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Are your employees not working their notice periods?

For some employees, the moment they hand in their resignation is the moment they shut down.

Employees not working notice periods can be a real headache. If the departing employee is one you didn’t want to lose due to their skills and experience, then you’re no doubt still feeling frustrated. But now they won’t even work their notice period, and your disappointment that they’re leaving is turning into resentment. Well, how about we discuss not working full notice periods rather than mourn what could’ve been. Let’s be clear straight away. As long as you haven’t breached the contract, you don’t have to pay someone for their notice if they refuse to work it.

Do employees have to work your notice period?

Yes, employees will normally be contractually obligated to work their notice period. But sometimes it’s not that simple. The statutory notice period for an employee who resigns is one week – if, that is, they’ve been working for you for one month or more. This is true of employees who are on their probation period, too. If someone gives you their notice on a Monday, their last day of that ‘one week’ is the next Monday.

Contractual notice, on the other hand, is at the discretion of the employer – as long as the employee signs their contract. For this reason, it’s common for many businesses to write into contracts that employees must give a minimum of one month’s notice when resigning. If employees sign the contract, they must adhere to it.
You might then ask, “Why not just write long notice periods into all employees contracts?” And on the face of it, this idea sounds great. It would give you more time to hire and train new employees to replace the leaver.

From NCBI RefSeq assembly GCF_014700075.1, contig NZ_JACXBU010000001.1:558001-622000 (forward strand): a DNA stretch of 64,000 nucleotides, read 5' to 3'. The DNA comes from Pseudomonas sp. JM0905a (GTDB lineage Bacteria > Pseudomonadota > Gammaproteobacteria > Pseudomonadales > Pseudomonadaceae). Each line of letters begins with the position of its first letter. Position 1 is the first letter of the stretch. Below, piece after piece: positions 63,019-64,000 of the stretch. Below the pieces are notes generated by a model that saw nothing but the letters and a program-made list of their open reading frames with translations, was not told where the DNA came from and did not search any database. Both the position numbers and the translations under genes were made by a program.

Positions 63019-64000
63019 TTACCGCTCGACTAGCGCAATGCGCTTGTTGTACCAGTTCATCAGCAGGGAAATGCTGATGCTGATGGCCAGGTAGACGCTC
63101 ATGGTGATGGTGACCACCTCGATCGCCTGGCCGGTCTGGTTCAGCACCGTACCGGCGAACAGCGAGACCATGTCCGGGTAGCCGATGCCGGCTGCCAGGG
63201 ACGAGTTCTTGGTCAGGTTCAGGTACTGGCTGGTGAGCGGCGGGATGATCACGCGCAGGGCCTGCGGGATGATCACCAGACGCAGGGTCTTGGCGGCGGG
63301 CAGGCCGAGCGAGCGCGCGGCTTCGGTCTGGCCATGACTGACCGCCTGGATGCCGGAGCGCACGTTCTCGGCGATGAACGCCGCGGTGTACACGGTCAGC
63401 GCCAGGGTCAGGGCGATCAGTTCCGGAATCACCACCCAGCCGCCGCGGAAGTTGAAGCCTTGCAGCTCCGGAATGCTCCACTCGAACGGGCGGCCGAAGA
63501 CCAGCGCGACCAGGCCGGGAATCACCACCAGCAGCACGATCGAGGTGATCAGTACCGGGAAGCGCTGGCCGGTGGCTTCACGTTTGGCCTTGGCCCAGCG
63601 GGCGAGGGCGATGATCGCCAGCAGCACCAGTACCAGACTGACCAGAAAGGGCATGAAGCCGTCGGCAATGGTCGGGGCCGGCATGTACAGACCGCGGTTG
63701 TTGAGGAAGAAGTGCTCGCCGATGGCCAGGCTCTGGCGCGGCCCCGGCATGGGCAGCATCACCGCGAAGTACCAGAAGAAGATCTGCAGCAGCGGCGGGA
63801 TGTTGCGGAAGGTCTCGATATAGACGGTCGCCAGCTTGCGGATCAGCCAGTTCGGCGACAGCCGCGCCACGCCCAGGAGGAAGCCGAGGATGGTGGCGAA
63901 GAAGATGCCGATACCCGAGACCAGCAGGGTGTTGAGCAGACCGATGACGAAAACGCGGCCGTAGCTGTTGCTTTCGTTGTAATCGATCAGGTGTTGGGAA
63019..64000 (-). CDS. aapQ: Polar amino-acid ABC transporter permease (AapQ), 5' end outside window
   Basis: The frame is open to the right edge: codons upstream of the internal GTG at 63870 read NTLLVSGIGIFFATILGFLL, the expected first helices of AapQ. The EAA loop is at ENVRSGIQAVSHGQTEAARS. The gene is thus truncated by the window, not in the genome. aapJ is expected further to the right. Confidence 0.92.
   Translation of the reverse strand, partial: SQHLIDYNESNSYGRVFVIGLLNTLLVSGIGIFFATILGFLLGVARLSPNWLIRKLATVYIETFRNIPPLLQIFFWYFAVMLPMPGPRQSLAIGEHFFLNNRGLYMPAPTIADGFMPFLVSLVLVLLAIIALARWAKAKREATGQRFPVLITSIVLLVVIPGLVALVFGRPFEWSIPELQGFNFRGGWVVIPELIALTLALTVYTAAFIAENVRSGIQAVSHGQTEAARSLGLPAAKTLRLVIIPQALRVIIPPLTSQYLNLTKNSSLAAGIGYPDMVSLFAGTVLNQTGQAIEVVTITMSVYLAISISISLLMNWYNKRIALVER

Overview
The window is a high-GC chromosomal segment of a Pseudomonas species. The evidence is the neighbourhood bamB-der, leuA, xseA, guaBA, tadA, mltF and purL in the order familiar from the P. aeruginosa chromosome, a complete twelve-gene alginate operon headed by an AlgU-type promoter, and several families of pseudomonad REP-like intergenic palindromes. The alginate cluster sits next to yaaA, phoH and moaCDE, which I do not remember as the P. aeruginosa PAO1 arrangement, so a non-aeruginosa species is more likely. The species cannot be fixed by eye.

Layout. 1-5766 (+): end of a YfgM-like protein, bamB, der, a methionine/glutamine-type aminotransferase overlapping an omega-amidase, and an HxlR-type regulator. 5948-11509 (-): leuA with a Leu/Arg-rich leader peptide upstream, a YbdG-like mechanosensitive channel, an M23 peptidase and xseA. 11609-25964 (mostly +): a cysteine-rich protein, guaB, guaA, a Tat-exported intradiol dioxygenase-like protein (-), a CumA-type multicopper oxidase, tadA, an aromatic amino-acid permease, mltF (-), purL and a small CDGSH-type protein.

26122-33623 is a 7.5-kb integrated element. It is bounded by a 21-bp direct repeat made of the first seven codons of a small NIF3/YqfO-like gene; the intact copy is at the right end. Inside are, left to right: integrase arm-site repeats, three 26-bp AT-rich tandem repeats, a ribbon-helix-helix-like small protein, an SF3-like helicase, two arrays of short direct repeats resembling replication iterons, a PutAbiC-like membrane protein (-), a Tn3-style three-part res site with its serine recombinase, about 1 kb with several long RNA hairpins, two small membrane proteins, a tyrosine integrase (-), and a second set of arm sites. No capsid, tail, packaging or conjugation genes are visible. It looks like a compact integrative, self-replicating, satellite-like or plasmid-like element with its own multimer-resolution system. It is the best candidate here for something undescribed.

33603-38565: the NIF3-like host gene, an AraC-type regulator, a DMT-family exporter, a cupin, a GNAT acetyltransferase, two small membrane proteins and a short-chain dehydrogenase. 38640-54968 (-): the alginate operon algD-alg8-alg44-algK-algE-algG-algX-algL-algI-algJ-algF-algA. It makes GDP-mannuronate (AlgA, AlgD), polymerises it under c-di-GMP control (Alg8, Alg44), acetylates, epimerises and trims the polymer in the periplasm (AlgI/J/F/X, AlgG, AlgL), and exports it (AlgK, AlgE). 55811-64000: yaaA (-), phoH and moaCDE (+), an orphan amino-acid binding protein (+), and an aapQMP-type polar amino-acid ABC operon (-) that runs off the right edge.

But, it’s worth thinking about the leaving employee and what’s best for them. If you try to force them to stay too long now that you know they don’t want to be there, can you be sure that their productivity level will still be high?

If the contracts you offer have long notice periods, you might actually deter new talent from wanting to join you. When someone decides to leave they don’t want to have to serve a three-month notice period. Our advice is to be smart with notice lengths. Set each one according to the level of seniority of the role someone is in. Once an employee hands in their notice, they normally want to leave as soon as they can. If you keep this in mind and negotiate with them, they will realise you’re trying to create a situation that’s best for both parties. Compromising is a sign of a strong leader, after all.

When employees sign their contracts, they have a legal requirement to fulfill their notice. Of course, this doesn’t always happen. You could take them to court for damages that your business will suffer because of them not working their notice period.

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